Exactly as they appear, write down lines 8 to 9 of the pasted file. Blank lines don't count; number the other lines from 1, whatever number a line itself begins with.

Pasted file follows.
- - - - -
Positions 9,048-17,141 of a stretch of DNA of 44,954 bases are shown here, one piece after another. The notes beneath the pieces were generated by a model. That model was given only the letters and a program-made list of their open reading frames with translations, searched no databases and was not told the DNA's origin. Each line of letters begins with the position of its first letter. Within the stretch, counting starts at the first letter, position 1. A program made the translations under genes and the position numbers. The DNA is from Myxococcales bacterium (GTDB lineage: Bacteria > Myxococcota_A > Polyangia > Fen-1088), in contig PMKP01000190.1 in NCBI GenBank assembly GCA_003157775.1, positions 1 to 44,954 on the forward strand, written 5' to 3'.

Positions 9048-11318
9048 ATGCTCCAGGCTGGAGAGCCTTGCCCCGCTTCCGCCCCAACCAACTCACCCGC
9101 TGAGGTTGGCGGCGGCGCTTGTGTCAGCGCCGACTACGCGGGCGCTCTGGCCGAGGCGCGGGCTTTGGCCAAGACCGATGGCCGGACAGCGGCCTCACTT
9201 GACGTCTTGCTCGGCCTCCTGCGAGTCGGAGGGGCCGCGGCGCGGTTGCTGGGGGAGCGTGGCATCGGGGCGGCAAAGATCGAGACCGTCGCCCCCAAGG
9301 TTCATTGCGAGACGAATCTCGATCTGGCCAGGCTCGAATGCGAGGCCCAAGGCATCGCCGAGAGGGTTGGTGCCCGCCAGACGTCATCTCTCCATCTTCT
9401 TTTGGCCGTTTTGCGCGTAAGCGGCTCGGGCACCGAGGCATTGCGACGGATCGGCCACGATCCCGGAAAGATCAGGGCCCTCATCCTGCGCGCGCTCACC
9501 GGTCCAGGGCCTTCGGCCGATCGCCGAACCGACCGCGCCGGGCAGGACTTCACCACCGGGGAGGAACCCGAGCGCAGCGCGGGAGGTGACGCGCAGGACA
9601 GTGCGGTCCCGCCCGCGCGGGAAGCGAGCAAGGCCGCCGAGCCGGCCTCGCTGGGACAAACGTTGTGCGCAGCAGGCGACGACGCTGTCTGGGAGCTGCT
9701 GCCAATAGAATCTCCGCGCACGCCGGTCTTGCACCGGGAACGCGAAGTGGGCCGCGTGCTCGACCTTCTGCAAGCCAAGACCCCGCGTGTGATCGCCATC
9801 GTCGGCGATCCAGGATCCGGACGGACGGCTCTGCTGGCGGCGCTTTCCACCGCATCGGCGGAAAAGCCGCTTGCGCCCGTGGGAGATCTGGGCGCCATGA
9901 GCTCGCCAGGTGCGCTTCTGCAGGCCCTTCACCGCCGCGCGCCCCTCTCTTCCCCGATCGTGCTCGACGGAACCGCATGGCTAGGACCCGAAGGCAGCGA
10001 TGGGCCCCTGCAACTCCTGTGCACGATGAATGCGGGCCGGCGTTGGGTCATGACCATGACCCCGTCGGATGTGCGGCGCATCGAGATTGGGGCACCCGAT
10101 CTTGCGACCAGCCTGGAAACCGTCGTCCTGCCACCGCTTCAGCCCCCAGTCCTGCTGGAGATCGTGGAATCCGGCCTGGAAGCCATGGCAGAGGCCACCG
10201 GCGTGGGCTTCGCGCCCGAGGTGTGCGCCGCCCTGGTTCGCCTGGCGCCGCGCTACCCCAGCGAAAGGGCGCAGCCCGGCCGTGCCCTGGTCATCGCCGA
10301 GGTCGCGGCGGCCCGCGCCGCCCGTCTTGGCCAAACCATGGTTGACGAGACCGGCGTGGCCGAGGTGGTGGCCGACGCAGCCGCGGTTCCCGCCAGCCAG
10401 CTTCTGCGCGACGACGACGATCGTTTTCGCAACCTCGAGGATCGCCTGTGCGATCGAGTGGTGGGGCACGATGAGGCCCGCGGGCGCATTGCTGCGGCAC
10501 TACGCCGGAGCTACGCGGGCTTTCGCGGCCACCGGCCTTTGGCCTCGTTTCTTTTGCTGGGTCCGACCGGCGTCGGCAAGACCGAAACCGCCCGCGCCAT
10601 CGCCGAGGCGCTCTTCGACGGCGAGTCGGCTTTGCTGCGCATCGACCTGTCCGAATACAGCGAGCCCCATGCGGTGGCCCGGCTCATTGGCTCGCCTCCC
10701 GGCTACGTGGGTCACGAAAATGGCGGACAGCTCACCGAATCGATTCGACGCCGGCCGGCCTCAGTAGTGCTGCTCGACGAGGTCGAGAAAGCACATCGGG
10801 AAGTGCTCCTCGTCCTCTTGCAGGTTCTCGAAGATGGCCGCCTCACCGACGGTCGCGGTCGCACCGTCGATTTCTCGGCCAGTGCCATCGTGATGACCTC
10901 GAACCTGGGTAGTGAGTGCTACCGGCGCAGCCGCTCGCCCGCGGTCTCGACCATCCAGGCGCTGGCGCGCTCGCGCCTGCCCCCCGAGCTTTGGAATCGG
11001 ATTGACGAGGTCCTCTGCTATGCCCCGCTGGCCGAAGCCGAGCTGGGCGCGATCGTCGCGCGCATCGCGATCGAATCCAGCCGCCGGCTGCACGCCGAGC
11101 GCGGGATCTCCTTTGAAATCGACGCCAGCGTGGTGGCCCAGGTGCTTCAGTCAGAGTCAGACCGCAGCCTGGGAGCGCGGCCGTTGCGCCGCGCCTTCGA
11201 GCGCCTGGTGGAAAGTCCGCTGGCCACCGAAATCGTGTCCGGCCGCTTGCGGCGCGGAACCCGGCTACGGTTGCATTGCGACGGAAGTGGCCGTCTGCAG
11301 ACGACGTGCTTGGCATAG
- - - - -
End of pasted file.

9501 GGTCCAGGGCCTTCGGCCGATCGCCGAACCGACCGCGCCGGGCAGGACTTCACCACCGGGGAGGAACCCGAGCGCAGCGCGGGAGGTGACGCGCAGGACA
9601 GTGCGGTCCCGCCCGCGCGGGAAGCGAGCAAGGCCGCCGAGCCGGCCTCGCTGGGACAAACGTTGTGCGCAGCAGGCGACGACGCTGTCTGGGAGCTGCT